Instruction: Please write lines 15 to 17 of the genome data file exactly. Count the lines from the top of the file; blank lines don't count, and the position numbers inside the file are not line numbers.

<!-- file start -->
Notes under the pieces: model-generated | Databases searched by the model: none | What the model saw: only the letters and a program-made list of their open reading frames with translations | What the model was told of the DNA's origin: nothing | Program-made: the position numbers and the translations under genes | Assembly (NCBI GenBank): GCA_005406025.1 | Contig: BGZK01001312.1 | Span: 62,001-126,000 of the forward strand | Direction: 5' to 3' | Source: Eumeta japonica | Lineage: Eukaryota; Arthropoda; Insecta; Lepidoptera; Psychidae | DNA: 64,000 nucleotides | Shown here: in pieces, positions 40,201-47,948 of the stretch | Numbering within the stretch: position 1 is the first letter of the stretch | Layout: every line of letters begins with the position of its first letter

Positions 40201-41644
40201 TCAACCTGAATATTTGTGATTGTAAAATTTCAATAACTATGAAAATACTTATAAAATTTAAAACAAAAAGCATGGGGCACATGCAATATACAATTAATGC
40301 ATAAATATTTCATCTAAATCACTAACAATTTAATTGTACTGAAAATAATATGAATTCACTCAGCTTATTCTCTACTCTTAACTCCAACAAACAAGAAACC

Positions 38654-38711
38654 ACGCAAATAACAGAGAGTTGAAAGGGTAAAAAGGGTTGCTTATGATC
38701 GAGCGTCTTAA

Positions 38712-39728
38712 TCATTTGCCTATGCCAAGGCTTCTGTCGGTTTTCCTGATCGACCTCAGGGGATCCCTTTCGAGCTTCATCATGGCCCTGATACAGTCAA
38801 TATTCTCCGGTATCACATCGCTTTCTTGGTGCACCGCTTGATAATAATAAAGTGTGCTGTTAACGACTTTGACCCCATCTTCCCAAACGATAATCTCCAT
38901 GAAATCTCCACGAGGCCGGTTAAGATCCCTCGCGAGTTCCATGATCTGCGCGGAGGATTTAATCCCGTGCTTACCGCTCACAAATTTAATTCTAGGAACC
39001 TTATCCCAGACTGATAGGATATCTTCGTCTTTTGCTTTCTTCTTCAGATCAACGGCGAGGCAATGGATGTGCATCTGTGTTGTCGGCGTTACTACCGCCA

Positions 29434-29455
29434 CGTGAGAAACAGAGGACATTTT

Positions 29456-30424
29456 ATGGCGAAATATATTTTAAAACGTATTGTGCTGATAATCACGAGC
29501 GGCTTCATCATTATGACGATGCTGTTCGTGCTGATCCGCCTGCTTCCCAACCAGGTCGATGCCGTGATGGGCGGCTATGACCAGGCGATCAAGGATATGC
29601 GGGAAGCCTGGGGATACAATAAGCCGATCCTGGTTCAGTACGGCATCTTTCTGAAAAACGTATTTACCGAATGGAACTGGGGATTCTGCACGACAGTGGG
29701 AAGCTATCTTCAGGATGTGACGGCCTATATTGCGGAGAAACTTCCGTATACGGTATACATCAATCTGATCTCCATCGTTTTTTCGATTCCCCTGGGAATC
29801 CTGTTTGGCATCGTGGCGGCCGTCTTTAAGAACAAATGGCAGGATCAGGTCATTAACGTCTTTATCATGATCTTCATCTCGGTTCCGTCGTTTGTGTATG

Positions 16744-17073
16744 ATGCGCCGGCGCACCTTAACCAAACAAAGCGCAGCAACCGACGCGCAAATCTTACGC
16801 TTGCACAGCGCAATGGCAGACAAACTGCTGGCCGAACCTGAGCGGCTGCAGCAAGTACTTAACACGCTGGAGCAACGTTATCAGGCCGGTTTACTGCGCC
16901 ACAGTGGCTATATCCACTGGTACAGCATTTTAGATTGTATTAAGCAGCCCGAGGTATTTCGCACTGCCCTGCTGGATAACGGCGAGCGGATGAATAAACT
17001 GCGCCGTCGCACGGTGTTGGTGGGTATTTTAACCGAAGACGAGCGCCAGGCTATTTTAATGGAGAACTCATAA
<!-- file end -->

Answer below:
Positions 29456-30424
29456 ATGGCGAAATATATTTTAAAACGTATTGTGCTGATAATCACGAGC
29501 GGCTTCATCATTATGACGATGCTGTTCGTGCTGATCCGCCTGCTTCCCAACCAGGTCGATGCCGTGATGGGCGGCTATGACCAGGCGATCAAGGATATGC